• Firstly, holistic planning and deployment of technology solutions across the whole environment, which will help to break down silos within the organisation and minimise sporadic tinkering from impacting on the transformation results.
  • Secondly, organisations should focus on two areas of digitalisation in particular – one on the infrastructure itself, and the other on business processes, to ensure that the organisation is operating across the newly transformed environment in the most efficient manner possible.
  • Finally, the focus can shift to the three key flows – passengers, goods, and vehicles, which can now be streamlined through the transformed environment, and this is where the enterprise will see the new value come from.

What this means is that many transport companies should be first focused on building out digital cloud platform infrastructure. Currently, much of the effort in digitalisation, when it occurs, is being directed towards customer service, marketing and business partner support, but by taking a more holistic, all-of-environment approach, transportation companies can deliver far greater value back to the organisation than the focus on individual applications can achieve.

The Huawei vision for transport

In August 2020, Shenzhen Metro Lines 6 and 10 became a first of their kind, in the way that they leveraged Huawei’s Urban Rail Cloud Solution in China. This solution brought together cloud computing, data and analytics, AI and 5G technology to replace the previous silo-based vertical architecture that the train system has leveraged to provide the rail operator with a complete picture of everything – the Passenger Information System (PIS), security systems, the backup for the Automatic Train Supervision (ATS), as well as the Supervisory Control and Data Acquisition (SCADA) system.

This streamlining and simplification process has meant that platform security has increased by 80 per cent, and the system itself utilises IT resources 50 per cent more efficiently, saving CNY 2 million in power costs. Furthermore, as an added customer service benefit, passengers can access 5G services while on the train line.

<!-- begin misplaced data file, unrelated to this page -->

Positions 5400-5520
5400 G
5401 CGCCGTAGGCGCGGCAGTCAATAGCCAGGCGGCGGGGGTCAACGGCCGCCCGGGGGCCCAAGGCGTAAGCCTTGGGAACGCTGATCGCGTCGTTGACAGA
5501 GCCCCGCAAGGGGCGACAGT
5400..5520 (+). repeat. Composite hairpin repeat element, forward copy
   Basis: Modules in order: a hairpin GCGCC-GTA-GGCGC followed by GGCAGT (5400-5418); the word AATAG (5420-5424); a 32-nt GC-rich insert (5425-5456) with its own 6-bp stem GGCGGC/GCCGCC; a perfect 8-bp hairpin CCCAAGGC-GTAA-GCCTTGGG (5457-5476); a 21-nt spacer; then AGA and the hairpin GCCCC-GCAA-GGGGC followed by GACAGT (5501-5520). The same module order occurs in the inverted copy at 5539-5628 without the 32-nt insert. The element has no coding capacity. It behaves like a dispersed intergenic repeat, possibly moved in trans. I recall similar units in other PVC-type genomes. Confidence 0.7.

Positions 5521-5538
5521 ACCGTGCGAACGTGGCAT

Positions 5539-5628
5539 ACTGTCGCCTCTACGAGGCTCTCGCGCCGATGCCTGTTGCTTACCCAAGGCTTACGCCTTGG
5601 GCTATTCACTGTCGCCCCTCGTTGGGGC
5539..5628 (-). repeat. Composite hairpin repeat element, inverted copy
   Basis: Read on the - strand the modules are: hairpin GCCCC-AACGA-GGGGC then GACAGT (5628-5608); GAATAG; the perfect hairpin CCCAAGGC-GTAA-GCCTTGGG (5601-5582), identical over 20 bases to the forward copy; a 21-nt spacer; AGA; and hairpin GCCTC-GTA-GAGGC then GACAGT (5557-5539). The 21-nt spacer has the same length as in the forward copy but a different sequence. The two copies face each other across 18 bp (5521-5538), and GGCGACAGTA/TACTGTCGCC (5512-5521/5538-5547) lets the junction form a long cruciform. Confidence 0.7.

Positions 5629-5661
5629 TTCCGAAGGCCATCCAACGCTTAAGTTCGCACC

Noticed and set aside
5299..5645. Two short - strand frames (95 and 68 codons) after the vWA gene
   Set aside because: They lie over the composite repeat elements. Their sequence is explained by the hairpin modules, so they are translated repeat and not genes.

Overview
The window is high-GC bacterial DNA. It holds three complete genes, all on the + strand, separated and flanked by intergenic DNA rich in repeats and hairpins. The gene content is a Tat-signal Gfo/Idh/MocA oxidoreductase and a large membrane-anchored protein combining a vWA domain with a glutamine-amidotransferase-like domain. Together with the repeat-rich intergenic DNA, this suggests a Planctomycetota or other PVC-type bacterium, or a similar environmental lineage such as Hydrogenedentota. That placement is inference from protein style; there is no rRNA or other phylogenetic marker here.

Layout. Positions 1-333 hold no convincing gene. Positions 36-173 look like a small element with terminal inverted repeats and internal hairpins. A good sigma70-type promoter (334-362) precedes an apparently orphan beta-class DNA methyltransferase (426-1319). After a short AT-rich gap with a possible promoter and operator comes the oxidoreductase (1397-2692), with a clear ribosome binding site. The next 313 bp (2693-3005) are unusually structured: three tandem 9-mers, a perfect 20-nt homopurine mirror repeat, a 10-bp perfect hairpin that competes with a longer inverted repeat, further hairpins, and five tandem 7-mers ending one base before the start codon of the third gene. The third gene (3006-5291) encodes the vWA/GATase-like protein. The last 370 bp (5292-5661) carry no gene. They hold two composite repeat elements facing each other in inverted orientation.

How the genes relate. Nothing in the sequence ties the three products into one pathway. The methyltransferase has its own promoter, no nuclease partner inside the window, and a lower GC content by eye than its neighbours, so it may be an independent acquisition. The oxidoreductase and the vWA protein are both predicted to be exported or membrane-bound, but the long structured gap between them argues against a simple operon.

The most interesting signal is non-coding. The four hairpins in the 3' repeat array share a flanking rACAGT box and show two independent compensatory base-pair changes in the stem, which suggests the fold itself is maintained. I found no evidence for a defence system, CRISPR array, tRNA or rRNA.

Each smart transport project needs to be handled differently, according to the sector and the customer. For example, and as a significant contrast to the Shenzhen Metro Lines project, Huawei also assisted Tianjin Port to become an all-5G green smart port, with improved turnover efficiency in container processing via intelligent scheduling. This increased capacity by 10 to 20 per cent, allowing the port to plan and dispatch with far greater efficiency.

For Huawei, smart transport cannot be about products, but rather it needs to be holistic solutions, driven by transformation and digitalisation outcomes.

For more information on how Huawei is driving innovation and competitive advantage for the transportation industry, click here.

Additionally, from March 24 to 26, Huawei hosted the Industrial Digital Transformation Conference 2021 online, exploring the power of the resilient and innovative digital world from three perspectives: business, technology, and ecosystems. Featuring a series of activities – from keynote speeches to forums and roundtables – the Industrial Digital Transformation Conference 2021 was an open and inclusive platform that served as the backdrop for in-depth, ambitious dialogue. For more information or to catch up on the event, please click here.

Copyright © 2021 IDG Communications, Inc.